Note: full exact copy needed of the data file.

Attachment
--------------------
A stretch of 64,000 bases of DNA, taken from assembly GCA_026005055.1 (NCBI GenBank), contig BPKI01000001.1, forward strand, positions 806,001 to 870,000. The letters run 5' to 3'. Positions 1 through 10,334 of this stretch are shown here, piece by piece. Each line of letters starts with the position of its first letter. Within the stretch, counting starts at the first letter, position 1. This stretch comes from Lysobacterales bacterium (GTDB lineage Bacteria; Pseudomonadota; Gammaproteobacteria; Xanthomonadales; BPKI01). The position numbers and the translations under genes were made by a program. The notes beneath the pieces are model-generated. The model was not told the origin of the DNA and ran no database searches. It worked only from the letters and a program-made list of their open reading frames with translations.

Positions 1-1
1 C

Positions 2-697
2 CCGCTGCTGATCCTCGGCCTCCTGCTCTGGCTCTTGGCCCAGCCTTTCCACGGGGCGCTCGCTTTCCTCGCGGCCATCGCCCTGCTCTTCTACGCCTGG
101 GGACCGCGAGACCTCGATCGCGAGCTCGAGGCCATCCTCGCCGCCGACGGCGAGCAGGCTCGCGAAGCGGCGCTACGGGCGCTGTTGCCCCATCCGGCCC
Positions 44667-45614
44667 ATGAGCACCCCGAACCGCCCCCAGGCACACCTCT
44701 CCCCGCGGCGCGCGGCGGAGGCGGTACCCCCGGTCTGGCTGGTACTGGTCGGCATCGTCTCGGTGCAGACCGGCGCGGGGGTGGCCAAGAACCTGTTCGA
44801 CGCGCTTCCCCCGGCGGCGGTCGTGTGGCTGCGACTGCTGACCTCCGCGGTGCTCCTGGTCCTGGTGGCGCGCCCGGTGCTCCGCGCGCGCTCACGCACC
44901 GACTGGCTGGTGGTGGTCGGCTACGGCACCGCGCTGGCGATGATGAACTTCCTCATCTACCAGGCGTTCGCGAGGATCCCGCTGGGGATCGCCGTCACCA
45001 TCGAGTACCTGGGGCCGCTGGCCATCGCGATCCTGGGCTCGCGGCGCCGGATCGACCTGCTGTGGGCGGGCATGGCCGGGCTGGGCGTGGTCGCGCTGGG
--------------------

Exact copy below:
A stretch of 64,000 bases of DNA, taken from assembly GCA_026005055.1 (NCBI GenBank), contig BPKI01000001.1, forward strand, positions 806,001 to 870,000. The letters run 5' to 3'. Positions 1 through 10,334 of this stretch are shown here, piece by piece. Each line of letters starts with the position of its first letter. Within the stretch, counting starts at the first letter, position 1. This stretch comes from Lysobacterales bacterium (GTDB lineage Bacteria; Pseudomonadota; Gammaproteobacteria; Xanthomonadales; BPKI01). The position numbers and the translations under genes were made by a program. The notes beneath the pieces are model-generated. The model was not told the origin of the DNA and ran no database searches. It worked only from the letters and a program-made list of their open reading frames with translations.

Positions 1-1
1 C

Positions 2-697
2 CCGCTGCTGATCCTCGGCCTCCTGCTCTGGCTCTTGGCCCAGCCTTTCCACGGGGCGCTCGCTTTCCTCGCGGCCATCGCCCTGCTCTTCTACGCCTGG
101 GGACCGCGAGACCTCGATCGCGAGCTCGAGGCCATCCTCGCCGCCGACGGCGAGCAGGCTCGCGAAGCGGCGCTACGGGCGCTGTTGCCCCATCCGGCCC
Positions 44667-45614
44667 ATGAGCACCCCGAACCGCCCCCAGGCACACCTCT
44701 CCCCGCGGCGCGCGGCGGAGGCGGTACCCCCGGTCTGGCTGGTACTGGTCGGCATCGTCTCGGTGCAGACCGGCGCGGGGGTGGCCAAGAACCTGTTCGA
44801 CGCGCTTCCCCCGGCGGCGGTCGTGTGGCTGCGACTGCTGACCTCCGCGGTGCTCCTGGTCCTGGTGGCGCGCCCGGTGCTCCGCGCGCGCTCACGCACC
44901 GACTGGCTGGTGGTGGTCGGCTACGGCACCGCGCTGGCGATGATGAACTTCCTCATCTACCAGGCGTTCGCGAGGATCCCGCTGGGGATCGCCGTCACCA
45001 TCGAGTACCTGGGGCCGCTGGCCATCGCGATCCTGGGCTCGCGGCGCCGGATCGACCTGCTGTGGGCGGGCATGGCCGGGCTGGGCGTGGTCGCGCTGGG